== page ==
And we wait for Messiah in Ferguson, in Ottawa, on the banks of the Assiniboine, and here right now among us. And whether we are good at it or not, our waiting is not measured by the number of sleeps until Christmas, nor on calendars, schedules or to do lists.

Like the ancient Israelites, our waiting for Messiah is measured in small glimpses of Hope.

Messiah came to Ancient Israel in the form of a carpenter turned preacher telling of the coming of the son man to expectant crowds. Messiah comes to us as people of faith speak out about the injustices of Ferguson and stand with a community grieving and oppressed.

Messiah was preached by a hermit crying in the wilderness, prepare the way of the Lord, make his paths straight. Messiah is preached today, as we refuse to consume and spend as if it were therapy, as we proclaim a counter-cultural message of waiting and anticipation, instead of immediate gratification.

Messiah was promised and announced to young woman, not yet married. And it was an unremarkable girl, overlooked by the world around her who bore God’s promise into the world with a man who should have stoned her instead of staying faithful.

And Messiah is promised and announced here as a community rallies around a young girl left for dead on the river banks, declaring violence against women and minorities is unacceptable.

Our hopeful waiting is for a Messiah who comes in small unexpected places, who comes no matter how good we are waiting, who comes to bring justice, peace and healing.

Keep Awake, says Messiah. The world is waiting.

Keep awake and see that Advent is not a countdown to Christmas, but a chance to see that the signs of Messiah’s coming, Messiah who may come tomorrow or in a lifetime.

But Jesus also says something else.

Today Jesus declares that no matter how dark the world seems,

The Son of Man is coming.

No matter whether we wait with patience or with anxiousness,

The Messiah is entering our world. 

Regardless the powers of injustice, violence and suffering,

Salvation promised, will come to us. 

Our waiting will not be in vain, our longing for a better world does not go unnoticed by God.

Keep Awake Jesus says, not as command to keep vigilante. But Keep Awake is a promise. A promise that in our Advent waiting, there will ever growing light in our darkness, that our hope is in Messiah and the signs say Messiah is on the way.

Amen, Come Lord Jesus.

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The Crime of the Parable of the Talents

Matthew 25:14-30

Then the one who had received the one talent also came forward, saying, `Master, I knew that you were a harsh man, reaping where you did not sow, and gathering where you did not scatter seed; so I was afraid, and I went and hid your talent in the ground. Here you have what is yours.’ But his master replied, `You wicked and lazy slave!… (Read the whole passage here).

Sermon

This parable of the talents is a familiar stewardship parable for us. It has been preached that talents are gifts of time, money and abilities that we are to give to the Church. We all have been told that God gives us gifts that we should return to the church, and not just return to the church, but return twice fold. This is stewardship we are told, stewardship at its best. God has given us all that we have and so as good little Christians we should give back twice as much. We should give back twice the amount that God gives us. We limited, finite, terminal creatures of creation must give back to the Almighty creator, twice what we have been given. Surely some of us must be wondering how on earth this will work.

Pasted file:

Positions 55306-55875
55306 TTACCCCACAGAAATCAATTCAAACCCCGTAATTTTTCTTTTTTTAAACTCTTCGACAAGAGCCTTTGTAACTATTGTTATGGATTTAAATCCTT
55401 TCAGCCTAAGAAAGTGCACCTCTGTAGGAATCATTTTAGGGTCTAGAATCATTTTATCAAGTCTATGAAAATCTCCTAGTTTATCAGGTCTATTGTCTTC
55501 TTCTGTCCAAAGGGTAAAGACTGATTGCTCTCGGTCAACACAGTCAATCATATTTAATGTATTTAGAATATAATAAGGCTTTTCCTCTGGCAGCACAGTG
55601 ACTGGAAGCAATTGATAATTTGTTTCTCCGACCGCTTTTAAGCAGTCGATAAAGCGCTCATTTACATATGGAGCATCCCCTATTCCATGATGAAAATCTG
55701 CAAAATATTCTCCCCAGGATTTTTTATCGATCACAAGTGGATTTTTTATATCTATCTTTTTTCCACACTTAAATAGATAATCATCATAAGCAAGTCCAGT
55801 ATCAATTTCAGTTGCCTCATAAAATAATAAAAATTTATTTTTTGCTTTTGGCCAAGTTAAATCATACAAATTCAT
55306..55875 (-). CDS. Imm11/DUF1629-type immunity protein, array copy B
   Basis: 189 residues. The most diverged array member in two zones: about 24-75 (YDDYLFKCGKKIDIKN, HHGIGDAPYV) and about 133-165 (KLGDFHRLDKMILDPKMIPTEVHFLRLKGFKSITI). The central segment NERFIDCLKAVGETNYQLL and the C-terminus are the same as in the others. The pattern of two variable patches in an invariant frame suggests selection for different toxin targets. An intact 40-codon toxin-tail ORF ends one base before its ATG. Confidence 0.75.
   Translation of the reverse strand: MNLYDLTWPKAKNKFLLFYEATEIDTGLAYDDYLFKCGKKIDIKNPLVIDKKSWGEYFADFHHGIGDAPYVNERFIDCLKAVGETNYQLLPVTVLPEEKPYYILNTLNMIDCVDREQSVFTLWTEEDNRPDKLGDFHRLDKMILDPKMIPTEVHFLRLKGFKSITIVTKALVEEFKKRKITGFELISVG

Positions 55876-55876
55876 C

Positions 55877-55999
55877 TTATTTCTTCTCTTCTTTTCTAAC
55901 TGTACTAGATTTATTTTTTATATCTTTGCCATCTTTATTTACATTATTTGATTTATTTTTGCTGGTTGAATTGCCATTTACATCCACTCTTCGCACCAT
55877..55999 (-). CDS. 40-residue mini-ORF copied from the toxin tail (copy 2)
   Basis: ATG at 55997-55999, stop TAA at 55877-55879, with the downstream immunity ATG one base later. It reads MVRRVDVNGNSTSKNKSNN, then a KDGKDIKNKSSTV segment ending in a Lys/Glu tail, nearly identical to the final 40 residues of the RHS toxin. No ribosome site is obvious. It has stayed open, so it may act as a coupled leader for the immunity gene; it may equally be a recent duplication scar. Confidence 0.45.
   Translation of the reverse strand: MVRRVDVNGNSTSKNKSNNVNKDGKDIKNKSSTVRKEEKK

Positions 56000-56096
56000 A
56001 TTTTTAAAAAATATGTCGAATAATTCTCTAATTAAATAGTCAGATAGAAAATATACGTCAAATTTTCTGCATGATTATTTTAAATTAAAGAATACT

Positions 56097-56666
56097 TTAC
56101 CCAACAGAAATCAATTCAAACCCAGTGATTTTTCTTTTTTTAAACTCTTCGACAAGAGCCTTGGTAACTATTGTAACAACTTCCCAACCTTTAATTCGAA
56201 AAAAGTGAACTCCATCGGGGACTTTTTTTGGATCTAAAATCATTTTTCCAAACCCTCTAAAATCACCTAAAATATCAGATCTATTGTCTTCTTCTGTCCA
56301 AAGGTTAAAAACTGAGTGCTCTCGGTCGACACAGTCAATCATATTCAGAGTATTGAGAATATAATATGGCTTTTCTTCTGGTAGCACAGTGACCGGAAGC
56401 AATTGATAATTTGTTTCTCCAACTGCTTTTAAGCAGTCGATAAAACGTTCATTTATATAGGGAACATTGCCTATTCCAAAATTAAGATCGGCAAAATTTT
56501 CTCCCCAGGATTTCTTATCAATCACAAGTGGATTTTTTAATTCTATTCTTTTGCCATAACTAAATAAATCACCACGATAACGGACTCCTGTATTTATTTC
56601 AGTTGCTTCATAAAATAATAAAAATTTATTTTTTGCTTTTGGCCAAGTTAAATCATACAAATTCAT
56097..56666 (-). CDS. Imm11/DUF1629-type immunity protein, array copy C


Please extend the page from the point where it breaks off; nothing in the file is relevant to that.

Perhaps it is that preachers seem to like this parable too much. Maybe the chance to use Jesus’ words to scold the poor folks in the pew for not giving enough simply cannot be resisted. Maybe the chance to say something that sounds like good pastoral care advice for those who come asking how they can participate in the life of the church is an opportunity that this parable provides, and an opportunity that should never be wasted. Maybe the chance to guilt those who only take and take from congregations, into giving a little back, is just too tasty to let be.

But, is this parable really about a God who guilts us into giving? Does the God of stable mangers, the God of nail pierced hands and feet, the God of empty tombs and being known in breaking bread really operate with guilt trips? Does this God really say “look at all I have given to you… and now you owe it back twice over… or at least give me the going interest rate”. Is God really like this harsh master who steals from his neighbours, who makes threats like: “For to all those who have, more will be given, and they will have an abundance; but from those who have nothing, even what they have will be taken away.”

The reality of this parable is that it is about real money and not so much about talents  like playing the organ, or hammering nails, knitting sweaters, or public speaking. And making this parable about our gifts and skills is a disservice to the meaning of this parable. The Greek word, “Talonton” can only be understood as a large sum of money. Its measured in gold or silver, its 10 to 15 years wages, one talent can be anywhere from one thousand to a million dollars…  And the rich man who gives talents to his servants seems to be so rich that he is able to play around with millions of dollars. It is estimated that the 5 talents given to the 1st servant could have been worth anywhere from 1.2 million to 5 million dollars today. The rich man is so rich that money has become a toy for him, not to mention the lives of his servants.

Sounds a lot like how God treats us?

No, not really.

This rich landowner can only be passed off as God-like when we make greed and power true God-like qualities. We can only call this money a gift when we imagine money to be more important than anything else in our world. We can only see this parable as having something to do with stewardship when making money is something noble and divine, no matter how we make it.

Like last week’s parable of the 10 Bridesmaids, the parable of the talents cannot be reduced to straight forward comparisons. God is not the rich man, and we are not the servants of varying financial ability. In fact, if we really think about where God is in this parable it is not so easy to see. To demand profit, to make money on the backs of others, to worship greed and power and the almighty dollar are such human qualities.

And yet, when we consider the 3rd servant. The one who buries the 1 talent in the ground in fear… there is more to his story when we take the time to consider it. The 3rd servant is portrayed as a coward, yet he is the only one who refuses to participate in the system of greed, wealth and power. He is the only one who speaks honestly and boldly to the rich man. He is the only one who names the truth, that the rich man is harsh, that he steals and he is judgemental. And what does all this get the 3rd servant? It is gets him cast into the outer darkness with nothing.